this visa-free travel, but actually to come into Britain and the answer


we got back was that extend the of those survey had said that they


would want to make Britain venue at home, that they would come to seek


work -- Britain venue home. Many were young people who are finding it


difficult to get a job in Turkey. Not too surprising. And as David


Davis says, he has some sympathy with those people who would perhaps


want to come to Britain for a better life, given... It would have to be


asked across Europe if unemployed students in Germany, France, many


countries, if they wanted to go to a more wealthy, the world's


fifth-largest economy, they probably would want to do that. No-one that


obviously is something that has been happening. That is why Britain has


become a bit of a magnet given that we have a higher wage society, et


cetera. 12 million is a huge number and a very large proportion of


Turkey's population. To be clear, are we talking about people who want


to come to Europe or the UK? Come to the UK. The question which was asked


was if Turkey was to become a member of the European Union and Britain


was to remain a member, because of course if we voted to leave it would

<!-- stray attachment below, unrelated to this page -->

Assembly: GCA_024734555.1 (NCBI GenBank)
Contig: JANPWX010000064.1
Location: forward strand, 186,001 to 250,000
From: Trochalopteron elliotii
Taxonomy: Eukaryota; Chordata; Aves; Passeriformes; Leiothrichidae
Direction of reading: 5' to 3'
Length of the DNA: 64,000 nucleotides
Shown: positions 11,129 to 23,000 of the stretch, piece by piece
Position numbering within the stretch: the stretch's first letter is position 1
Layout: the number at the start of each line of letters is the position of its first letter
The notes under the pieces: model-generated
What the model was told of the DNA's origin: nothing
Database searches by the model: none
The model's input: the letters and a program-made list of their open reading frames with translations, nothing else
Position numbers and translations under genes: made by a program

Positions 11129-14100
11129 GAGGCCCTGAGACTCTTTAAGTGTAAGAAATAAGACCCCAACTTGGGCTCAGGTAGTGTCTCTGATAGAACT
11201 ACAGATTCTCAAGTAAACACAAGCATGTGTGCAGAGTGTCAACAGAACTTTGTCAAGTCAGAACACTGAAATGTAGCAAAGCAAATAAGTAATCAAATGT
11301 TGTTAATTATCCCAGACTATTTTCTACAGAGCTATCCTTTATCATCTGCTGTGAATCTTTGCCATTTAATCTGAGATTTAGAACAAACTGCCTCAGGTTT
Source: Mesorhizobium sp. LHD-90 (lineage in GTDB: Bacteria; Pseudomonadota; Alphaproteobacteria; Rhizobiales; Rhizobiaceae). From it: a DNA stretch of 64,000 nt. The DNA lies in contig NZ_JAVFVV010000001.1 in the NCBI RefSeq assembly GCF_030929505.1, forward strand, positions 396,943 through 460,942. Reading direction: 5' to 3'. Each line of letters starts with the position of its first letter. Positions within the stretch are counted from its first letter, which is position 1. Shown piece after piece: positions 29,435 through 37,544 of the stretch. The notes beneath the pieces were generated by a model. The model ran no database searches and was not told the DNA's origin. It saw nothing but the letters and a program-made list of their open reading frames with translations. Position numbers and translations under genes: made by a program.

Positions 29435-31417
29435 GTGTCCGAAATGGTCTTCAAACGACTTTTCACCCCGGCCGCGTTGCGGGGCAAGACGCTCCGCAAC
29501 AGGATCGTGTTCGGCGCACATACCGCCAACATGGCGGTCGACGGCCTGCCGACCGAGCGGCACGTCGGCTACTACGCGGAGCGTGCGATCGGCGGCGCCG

never happen. So a lot of ifs. Pretty much every story from the


European Union is and if and but in the maybe. You often find it is more


of a trickle than a flood. I wouldn't quite say that even


of a trickle than a flood. I wouldn't quite say that given that


it is 200,000 a year coming in. There were camera crews waiting for


the apparent big flood of Bulgarians who were supposed to come, it was a


handful of people coming through. That was a reason for doing the


poll. Rather than these stories, Michael Gove suggesting 5 million,


we were trying to get something from the very people that it actually


affects rather than just ask summarising and surmising what the


situation might be. Takers on the Mail on Sunday. -- take us on.


Unsurprisingly they are keeping with the EU theme and they have the


headline which says that High Street bosses are telling us that prices


will soar if we leave the EU. They have spoken to four Former High St


losses, pretty well-known, Tesco's, says Breeze, Marks Spencer 's and


they have all said that leaving the EU would have a devastating effect


on the economy -- Sainsburys. He and people are looking for some facts to


grasp onto as they make their decision whether to stay and leave


and stories like this which are quite surprising to read from the


Mail on Sunday but I'm sure people will read that and if they weren't


already scared about leaving it would make them quite fearful. This


is the kind of thing people are interested, we have had Iain Duncan


Smith calling George Osborne Pinocchio. And we also heard the


Chancellor talking about house prices yesterday, and it depends


what it is that is your reason for voting. I think in the election if